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Monash Health, Australia
Scientific Tracks Abstracts: Journal of Cancer Science and Research
Purpose: To determine postoperative complications and survival after resectioning pancreatic neuroendocrine tumours (PNET). Methods: We conducted a retrospective review of all consecutive surgical resections of pancreatic neuroendocrine tumours at our institution. Medical records were reviewed to obtain demographic, operative and outcome data. The latest follow up clinic reports and surveillance images were reviewed to assess the morbidity and survival function. Results: From 2006 to 2021, 50 patients (median age 55 years, range 27 – 79) underwent surgical resection of PNET (pancreaticoduodenectomy 36%, spleen preserving distal pancreatectomy 28%, distal pancreatectomy and splenectomy 22%, central pancreatectomy 4%, Enucleation 10%). Mean operative resection time was 5.6 ± 2.6 hours. The total length of hospital stay was 18.6 ± 2.3 days. The rate of pancreatic fistula noted in pancreaticoduodenectomy, spleen preserving distal pancreatectomy, distal pancreatectomy and splenectomy, central pancreatectomy, enucleation was 26.7%, 36.7%, 16.7%, 6.7% and 13.3%, respectively. There was no 30- day mortality. Mean clinical follow up was 2.5 years (maximum ten years). Two late deaths were recorded. The survival rate for pancreaticoduodenectomy, central pancreatectomy and enucleation was 100 % at 2.5 and 5 years. The survival rate for spleen preserving distal pancreatectomy was 91% at 2.5 and 5 years. The survival rate for distal pancreatectomy and splenectomy was 90% at 2.5 and 5 years. Conclusion: Our results indicate that surgical resection of the pancreatic neuroendocrine tumour is safe and has an excellent survival rate at five years.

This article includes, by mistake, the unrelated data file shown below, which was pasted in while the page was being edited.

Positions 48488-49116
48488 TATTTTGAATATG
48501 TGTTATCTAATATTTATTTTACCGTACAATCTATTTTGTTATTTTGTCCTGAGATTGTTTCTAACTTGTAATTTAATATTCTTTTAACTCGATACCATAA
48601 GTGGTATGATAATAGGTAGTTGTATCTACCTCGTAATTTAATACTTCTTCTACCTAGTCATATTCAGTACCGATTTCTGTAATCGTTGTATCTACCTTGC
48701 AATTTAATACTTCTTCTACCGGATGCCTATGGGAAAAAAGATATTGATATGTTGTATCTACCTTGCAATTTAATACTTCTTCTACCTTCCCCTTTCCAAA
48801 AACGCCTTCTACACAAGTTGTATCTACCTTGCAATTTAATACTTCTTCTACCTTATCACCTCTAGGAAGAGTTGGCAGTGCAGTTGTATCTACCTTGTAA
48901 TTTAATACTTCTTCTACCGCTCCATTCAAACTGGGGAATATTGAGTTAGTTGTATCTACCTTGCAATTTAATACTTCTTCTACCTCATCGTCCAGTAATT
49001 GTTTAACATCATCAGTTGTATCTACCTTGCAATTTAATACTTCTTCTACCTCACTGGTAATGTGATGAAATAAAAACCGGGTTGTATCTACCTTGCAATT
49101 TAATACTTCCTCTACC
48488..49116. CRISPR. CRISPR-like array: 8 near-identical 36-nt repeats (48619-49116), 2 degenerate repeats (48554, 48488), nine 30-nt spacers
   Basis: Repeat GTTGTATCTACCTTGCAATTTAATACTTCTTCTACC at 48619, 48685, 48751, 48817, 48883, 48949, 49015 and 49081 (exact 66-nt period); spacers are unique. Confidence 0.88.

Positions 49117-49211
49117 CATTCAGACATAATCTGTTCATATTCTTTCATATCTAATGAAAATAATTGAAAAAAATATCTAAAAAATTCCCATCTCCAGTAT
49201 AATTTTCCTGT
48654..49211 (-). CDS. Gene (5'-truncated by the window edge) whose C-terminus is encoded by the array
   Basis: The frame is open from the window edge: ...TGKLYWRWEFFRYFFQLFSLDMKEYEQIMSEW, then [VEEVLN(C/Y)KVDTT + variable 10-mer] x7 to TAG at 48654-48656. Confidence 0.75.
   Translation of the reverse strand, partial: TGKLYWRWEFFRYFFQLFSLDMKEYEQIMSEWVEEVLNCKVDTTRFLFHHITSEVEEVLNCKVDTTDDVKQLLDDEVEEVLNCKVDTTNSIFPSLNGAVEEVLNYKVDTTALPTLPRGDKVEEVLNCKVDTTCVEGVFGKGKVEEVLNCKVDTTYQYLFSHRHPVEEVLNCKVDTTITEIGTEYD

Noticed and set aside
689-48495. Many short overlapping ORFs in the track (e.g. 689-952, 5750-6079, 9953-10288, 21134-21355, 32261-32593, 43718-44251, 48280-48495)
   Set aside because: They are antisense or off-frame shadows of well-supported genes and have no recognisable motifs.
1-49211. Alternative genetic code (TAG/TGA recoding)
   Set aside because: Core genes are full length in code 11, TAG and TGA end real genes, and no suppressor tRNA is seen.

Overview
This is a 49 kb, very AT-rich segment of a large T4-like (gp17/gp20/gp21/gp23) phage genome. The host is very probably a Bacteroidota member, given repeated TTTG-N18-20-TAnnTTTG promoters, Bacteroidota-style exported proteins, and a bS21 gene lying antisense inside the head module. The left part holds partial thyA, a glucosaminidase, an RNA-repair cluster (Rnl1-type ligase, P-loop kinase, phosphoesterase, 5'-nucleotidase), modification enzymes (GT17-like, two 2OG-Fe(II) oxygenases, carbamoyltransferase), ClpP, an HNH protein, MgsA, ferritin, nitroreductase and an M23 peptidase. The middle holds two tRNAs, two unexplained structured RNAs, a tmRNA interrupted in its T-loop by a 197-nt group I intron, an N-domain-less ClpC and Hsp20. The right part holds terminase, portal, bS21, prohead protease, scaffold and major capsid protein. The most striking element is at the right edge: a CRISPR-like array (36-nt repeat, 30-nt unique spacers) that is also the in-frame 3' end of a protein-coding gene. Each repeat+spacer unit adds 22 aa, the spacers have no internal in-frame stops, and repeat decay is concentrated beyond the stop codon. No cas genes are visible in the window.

Amalan, Thuraisingam is a cardiothoracic surgical registrar, currently working at Monash Health, Melbourne Victoria Australia